There’s a powder keg but no spark in the upcoming Leander City Council election, in which five candidates quietly vying for one seat haven’t made a fuss out of their differing views on how to spur development.
One of Leander’s high-priority areas is the district around the Capital Metro station, where the city hopes to plant mixed-use development, but so far, has only been able to lock down agreements with housing developers.
“It’s a significant amount of land, developable land within the city, and it has very long-term implications for our tax base, revenue generation, quality of life,” City Manager Kent Cagle said.
Whoever wins the Place 4 council seat will join the body that’s guided development in the area by setting rules, approving new roadways and utilities, and hiring a firm to help Leander market itself to retailers and developers at conventions.
Ron Abruzzese, who chairs the Leander Planning and Zoning Commission, said he sees the construction of Austin Community College’s Leander campus near the rail station, which has been pushed back after the college postponed holding a bond election, as the primary driver of growth. In the short term, as the city waits for the college to come, Abruzzese said he favors offering tax breaks and would like to bring in a department store.
One of his opponents, Realtor and retired army officer Dan Michie, echoed these sentiments.
“That’s just something you have to work on,” Michie said of development in the rail area. “Maybe we could do a tax break, to get them to come into the city. We do need to do something to get more businesses in there or else we’ll lose them to Cedar Park.”
But Bob Hanson, who finished third in the May 2012 race that current Mayor Chris Fielder won, and Randy Caldwell, who lost last year to current council member David Siebold, want to rattle things up a little more.
Hanson said the sort of mixed-use development the city wants to see will keep away businesses that want more freedom in constructing the buildings that house them.
“We certainly need different codes to allow more liberal building practices,” said Hanson, who owns land in the development district.
Though Caldwell supports mixed-use development, he agreed there are too many zoning restrictions that need to be rolled back.
“It’s down to what kind of trees can be there,” Caldwell said, adding, “A lot of big companies spend billions of dollars on branding, like McDonald’s and the golden arches, and they (city officials) don’t allow signs.”
Fielder said the council is prepared to make concessions to developers, and that the city is negotiating with a developer who couldn’t comply with a code regarding building height.
The fifth candidate, Jerry Perez, who has run for council twice in the past two years, did not return multiple calls for this story.
The candidates interviewed, except for Hanson, agreed on one point: The city has bent over backward to lure developers and businesses in the past. Abruzzese and Michie picked on the council’s decision to grant Randalls a waiver worth more than $100,000 for certain fees and permission for big landscaping changes.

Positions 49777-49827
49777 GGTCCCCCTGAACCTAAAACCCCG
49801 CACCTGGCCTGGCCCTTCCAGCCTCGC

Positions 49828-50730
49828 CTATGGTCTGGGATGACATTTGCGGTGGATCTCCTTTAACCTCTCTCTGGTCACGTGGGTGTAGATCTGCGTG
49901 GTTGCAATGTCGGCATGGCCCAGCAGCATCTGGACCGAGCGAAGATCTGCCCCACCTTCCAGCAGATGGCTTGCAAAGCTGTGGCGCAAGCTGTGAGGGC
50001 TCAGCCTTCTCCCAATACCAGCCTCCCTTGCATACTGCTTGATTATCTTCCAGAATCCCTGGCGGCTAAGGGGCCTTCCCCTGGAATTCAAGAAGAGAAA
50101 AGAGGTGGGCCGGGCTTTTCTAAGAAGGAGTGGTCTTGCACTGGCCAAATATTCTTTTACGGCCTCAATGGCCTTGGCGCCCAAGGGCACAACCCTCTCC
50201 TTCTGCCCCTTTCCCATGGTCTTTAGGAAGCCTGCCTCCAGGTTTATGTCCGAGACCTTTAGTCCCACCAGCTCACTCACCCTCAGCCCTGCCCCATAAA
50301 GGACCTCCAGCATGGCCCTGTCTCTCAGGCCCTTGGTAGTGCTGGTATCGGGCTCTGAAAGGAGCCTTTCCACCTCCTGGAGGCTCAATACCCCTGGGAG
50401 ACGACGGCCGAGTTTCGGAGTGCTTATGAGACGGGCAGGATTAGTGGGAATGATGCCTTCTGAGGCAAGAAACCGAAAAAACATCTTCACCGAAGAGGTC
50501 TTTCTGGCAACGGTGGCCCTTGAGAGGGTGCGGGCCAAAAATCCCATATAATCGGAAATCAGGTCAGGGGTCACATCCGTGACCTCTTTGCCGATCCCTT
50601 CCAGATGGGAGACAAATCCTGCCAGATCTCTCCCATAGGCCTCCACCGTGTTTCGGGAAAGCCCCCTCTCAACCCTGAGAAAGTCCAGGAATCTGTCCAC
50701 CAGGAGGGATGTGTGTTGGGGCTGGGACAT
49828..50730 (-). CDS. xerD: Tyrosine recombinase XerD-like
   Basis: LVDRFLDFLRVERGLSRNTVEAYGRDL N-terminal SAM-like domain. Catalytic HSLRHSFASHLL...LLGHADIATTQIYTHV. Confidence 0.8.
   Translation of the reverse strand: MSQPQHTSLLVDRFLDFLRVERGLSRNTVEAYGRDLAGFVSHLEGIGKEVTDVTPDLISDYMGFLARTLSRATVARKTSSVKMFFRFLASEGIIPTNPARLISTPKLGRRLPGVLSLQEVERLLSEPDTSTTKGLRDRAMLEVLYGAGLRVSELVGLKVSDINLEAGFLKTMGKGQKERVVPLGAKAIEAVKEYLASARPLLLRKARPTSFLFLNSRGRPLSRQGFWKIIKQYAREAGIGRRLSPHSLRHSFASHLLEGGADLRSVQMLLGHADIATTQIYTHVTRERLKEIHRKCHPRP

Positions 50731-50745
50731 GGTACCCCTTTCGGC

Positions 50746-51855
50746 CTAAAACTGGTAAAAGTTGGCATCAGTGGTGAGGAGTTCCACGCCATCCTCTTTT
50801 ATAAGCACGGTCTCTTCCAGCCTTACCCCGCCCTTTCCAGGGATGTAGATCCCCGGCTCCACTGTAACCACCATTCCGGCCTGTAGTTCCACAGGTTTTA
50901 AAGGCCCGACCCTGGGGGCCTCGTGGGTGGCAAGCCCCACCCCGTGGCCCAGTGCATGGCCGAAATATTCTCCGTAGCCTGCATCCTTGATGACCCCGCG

“Some of that money could have been used to put on sidewalks on other parts of the city,” Abruzzese said. “I didn’t think we absolutely had to do that.”
Only two candidates have any campaign funds, according to the latest campaign finance filings. Michie has spent $288.93 and Abruzzese has spent $1,130.24, according to the filings.
If no candidate receives more than 50 percent of the vote, the top two will compete in a run-off that is tentatively scheduled for Dec. 17, city secretary Debbie Haile said.
The council seat was vacated when Michell Cantwell resigned to run for Williamson County treasurer, and the term expires in May 2015 along with three other seats, including the mayor’s, Haile said. Council members are unpaid, she said.
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What he wants to see the city accomplish: “I’d like better balance between residential and commercial development. Right now, residential development is running the show. We could expand the tax base with more commercial development, which gives the city more freedom to actually pay for things that would give them the flexibility to address growth.”
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What he wants to see the city accomplish: “Getting retail development brought to the city. … My view of the city’s growth would be primarily in the T.O.D. (transit oriented development) in the city there, primarily the 2,300 acres around the train station.”
What he wants to see the city accomplish: “The city of Leander needs to bring a solid base of businesses to the city to share the cost of water and the expense of staff and upkeep of the city government. … The way things have gone, we’re not going to be able to be extremely picky. We need to bring the major corporations in that want to come in, the Walmarts, the Costcos, all the restaurant franchises.”
What he wants to see the city accomplish: “I would really like to reduce our tax rate, it’s the highest of any city around here. I’d like to take a look at the budget, see where we can make cuts. … The golf course doesn’t break even, it loses $100,000 a year, and taxpayers have to cover it. … We gave the city manager a raise, and we need to consider why we’re doing that.”
Editor’s note: The fifth candidate, Jerry Perez, 50, who does maintenance work, did not respond to interview requests for this article.